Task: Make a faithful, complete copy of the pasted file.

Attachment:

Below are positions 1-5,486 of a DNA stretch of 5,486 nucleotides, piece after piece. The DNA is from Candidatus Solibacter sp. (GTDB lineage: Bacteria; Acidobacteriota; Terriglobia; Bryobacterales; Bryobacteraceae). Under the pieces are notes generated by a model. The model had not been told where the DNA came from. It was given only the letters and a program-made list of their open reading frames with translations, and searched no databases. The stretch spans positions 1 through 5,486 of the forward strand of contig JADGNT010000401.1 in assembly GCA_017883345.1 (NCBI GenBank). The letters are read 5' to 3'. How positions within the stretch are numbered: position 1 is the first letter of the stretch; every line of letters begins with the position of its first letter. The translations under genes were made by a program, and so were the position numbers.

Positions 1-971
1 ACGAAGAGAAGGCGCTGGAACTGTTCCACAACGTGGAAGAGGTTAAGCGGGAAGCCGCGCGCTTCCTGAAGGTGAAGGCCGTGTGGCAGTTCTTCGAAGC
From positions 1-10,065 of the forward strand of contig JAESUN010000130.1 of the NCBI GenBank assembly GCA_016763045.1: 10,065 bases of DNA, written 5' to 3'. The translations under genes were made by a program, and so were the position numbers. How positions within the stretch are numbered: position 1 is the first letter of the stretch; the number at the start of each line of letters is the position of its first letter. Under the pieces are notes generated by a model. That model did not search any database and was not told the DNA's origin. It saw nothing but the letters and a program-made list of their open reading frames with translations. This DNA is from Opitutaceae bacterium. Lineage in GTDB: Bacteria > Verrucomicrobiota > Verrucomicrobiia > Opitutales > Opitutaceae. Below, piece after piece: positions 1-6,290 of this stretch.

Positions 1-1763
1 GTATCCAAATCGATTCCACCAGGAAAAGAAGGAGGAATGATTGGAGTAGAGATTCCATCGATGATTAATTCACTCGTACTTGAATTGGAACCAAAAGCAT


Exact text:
Below are positions 1-5,486 of a DNA stretch of 5,486 nucleotides, piece after piece. The DNA is from Candidatus Solibacter sp. (GTDB lineage: Bacteria; Acidobacteriota; Terriglobia; Bryobacterales; Bryobacteraceae). Under the pieces are notes generated by a model. The model had not been told where the DNA came from. It was given only the letters and a program-made list of their open reading frames with translations, and searched no databases. The stretch spans positions 1 through 5,486 of the forward strand of contig JADGNT010000401.1 in assembly GCA_017883345.1 (NCBI GenBank). The letters are read 5' to 3'. How positions within the stretch are numbered: position 1 is the first letter of the stretch; every line of letters begins with the position of its first letter. The translations under genes were made by a program, and so were the position numbers.

Positions 1-971
1 ACGAAGAGAAGGCGCTGGAACTGTTCCACAACGTGGAAGAGGTTAAGCGGGAAGCCGCGCGCTTCCTGAAGGTGAAGGCCGTGTGGCAGTTCTTCGAAGC
From positions 1-10,065 of the forward strand of contig JAESUN010000130.1 of the NCBI GenBank assembly GCA_016763045.1: 10,065 bases of DNA, written 5' to 3'. The translations under genes were made by a program, and so were the position numbers. How positions within the stretch are numbered: position 1 is the first letter of the stretch; the number at the start of each line of letters is the position of its first letter. Under the pieces are notes generated by a model. That model did not search any database and was not told the DNA's origin. It saw nothing but the letters and a program-made list of their open reading frames with translations. This DNA is from Opitutaceae bacterium. Lineage in GTDB: Bacteria > Verrucomicrobiota > Verrucomicrobiia > Opitutales > Opitutaceae. Below, piece after piece: positions 1-6,290 of this stretch.

Positions 1-1763
1 GTATCCAAATCGATTCCACCAGGAAAAGAAGGAGGAATGATTGGAGTAGAGATTCCATCGATGATTAATTCACTCGTACTTGAATTGGAACCAAAAGCAT